If you're looking for a great way to store your information but don't want to spend a fortune and maybe want something that looks stylish, you might wish to consider the new FreeAgent Go drives from Seagate, now available in a vast array of color options, just in time for the holidays.
While shopping for a large single drive to backup my images, I came across this giant 1.5TB Seagate 7200.11 Barracuda at newegg with an irresistible price of $149. As usual, before placing an order, I read all the user reviews I could and that has stop me from getting one due to the volume of negative comments. Apparently, there are more stories to the unconstructive remarks; further research on hardware forums- including the company’s own discussion forum– has revealed the Barracuda is having serious problems with drive freezing and raid-array dropping with OS from Linux, Windows to OSX.
Seagate are exploring new SSD technologies that combine SLC (single layer chip) and MLC (multiple layer chip) to create a cost-effective and reliable hybrid. Talking to Pocket-lint, Seagate CEO Bill Watkins revealed that the company would "love to have an SSD range" but that issues with read/write cycle performance and production cost are slowing them down. Pat King, senior vice president of global marketing, also confirmed that Seagate are planning a network-attached storage (NAS) device for home customers.
Seagate has launched a slurry of external hard drive devices today that are sure to capture the attention of those in need of some serious storage. Most notable, however, is the big one with 1.5TB of storage room!
After Hitachi stole headlines with their 1TB 7,200rpm drive the other day, Seagate have retaliated with a 1.5TB desktop drive, the Barracuda 7200.11, that uses perpendicular magnetic recording (PMR) technology to squash in all that capacity. The unit is the largest the company has produced, and shares the limelight with new Momentus notebook drives: a pair of 2.5-inch half-terabyte 5,400rpm and 7,200rpm drives.
The major news this week came out of Google’s IO Conference, with the Android team unveiling the latest build of the mobile platform and a slick touchscreen handset to demonstrate it on. We usually leave cellphone news to our sister sites PHONE Magazine and SlashPhone, but the Android handset – complete with compass-navigated Street View and slick animations – was too good to miss. Considering the feedback over at Android Community, Google look like they’ve recaptured any momentum lost since MWC in February.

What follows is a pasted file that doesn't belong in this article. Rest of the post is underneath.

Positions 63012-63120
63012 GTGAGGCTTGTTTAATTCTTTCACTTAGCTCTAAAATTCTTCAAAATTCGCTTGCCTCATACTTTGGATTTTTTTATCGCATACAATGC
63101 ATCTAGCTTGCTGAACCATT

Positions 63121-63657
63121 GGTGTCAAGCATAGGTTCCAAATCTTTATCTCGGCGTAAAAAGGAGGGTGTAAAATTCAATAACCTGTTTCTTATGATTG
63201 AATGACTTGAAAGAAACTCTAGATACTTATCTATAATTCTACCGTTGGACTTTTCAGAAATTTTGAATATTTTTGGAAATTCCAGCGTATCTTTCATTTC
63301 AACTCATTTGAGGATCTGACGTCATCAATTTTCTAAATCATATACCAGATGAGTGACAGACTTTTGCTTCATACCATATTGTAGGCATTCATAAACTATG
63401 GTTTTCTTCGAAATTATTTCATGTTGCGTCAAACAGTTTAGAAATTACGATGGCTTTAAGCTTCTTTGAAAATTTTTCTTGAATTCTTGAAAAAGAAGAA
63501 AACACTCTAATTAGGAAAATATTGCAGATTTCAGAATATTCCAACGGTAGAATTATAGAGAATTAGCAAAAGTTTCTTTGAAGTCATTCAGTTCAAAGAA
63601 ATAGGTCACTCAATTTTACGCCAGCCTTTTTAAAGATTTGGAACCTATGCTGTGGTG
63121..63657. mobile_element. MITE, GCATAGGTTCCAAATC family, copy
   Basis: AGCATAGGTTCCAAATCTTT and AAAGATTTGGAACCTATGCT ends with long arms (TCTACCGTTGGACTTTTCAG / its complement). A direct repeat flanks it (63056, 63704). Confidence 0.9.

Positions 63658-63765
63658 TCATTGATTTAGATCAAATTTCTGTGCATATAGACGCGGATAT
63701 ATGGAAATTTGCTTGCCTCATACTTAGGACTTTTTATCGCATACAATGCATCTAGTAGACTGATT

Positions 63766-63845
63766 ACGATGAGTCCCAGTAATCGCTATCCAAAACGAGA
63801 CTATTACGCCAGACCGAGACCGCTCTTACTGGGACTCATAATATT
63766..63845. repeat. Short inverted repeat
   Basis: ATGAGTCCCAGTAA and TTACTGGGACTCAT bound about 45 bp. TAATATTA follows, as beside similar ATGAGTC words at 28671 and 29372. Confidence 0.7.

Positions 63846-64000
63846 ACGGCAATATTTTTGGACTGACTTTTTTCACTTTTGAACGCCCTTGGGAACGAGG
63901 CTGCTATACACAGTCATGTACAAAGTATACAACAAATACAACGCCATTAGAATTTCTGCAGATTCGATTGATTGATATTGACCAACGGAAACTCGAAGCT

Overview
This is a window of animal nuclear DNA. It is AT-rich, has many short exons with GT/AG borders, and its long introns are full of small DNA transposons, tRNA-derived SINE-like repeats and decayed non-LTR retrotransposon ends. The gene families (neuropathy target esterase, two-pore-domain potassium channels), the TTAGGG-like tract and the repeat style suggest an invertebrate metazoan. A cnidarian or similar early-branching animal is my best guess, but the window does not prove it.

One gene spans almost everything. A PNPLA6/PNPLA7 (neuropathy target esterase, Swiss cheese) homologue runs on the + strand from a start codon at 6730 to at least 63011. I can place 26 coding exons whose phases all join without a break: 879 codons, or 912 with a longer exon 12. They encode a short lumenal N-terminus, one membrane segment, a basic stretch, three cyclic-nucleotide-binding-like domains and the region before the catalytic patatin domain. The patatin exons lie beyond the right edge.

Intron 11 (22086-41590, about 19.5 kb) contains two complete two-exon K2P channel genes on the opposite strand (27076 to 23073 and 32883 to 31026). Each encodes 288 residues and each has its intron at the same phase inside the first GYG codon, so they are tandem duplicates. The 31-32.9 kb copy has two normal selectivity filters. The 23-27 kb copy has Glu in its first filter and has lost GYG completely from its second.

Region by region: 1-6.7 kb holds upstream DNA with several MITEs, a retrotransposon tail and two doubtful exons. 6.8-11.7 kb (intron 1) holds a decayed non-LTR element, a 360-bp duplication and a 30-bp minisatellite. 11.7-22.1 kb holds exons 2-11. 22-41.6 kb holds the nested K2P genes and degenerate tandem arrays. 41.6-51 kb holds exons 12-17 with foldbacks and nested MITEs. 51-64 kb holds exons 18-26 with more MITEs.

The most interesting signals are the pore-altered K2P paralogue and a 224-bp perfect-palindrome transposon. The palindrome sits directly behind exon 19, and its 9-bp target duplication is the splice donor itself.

Seagate has confirmed that it will enter the SSD market, but maintains that demand for traditional hard-drives will continue as users prove reluctant to give up cheap cost-per-gigabyte storage. CEO Bill Watkins has described the upcoming solid-state drives as intended for enterprise use, the only market segment, he claims is willing and able to stump up the premium. Instead Seagate will push larger capacity platter-based drives, with a 2TB model expected sometime in 2009.
These are 3.5” hard drives that would only end up in a home computer if it were and uber-l33t gaming computer. That’s to say they are fast, expensive, and only have Fibre Channel or SAS connection options.
The 4th generation mobile disc from Seagate uses 120GB per platter design to arrange the new Momentus series with capacity of 120GB, 160Gb, 200Gb and 250GB. All of them feature a much slower 5400RPM speed, 8MB of cache with low power consumption, Seagate’s SoftSonic fluid-dynamic bearing motors and QuietStep ramp load technology to reduce noise.
It doesn’t strike us as much as Hitachi 500GB travelstar did in capacity but the market still has it large share of 5400RPM drives. The Momentus also features 2nd generation perpendicular magnetic recording with SATA II Interface with operating and non-operating shock specs of 325G and 900Gs makes it ideal for mobile systems that are subjected to rough environment. It’s available to ship worldwide now.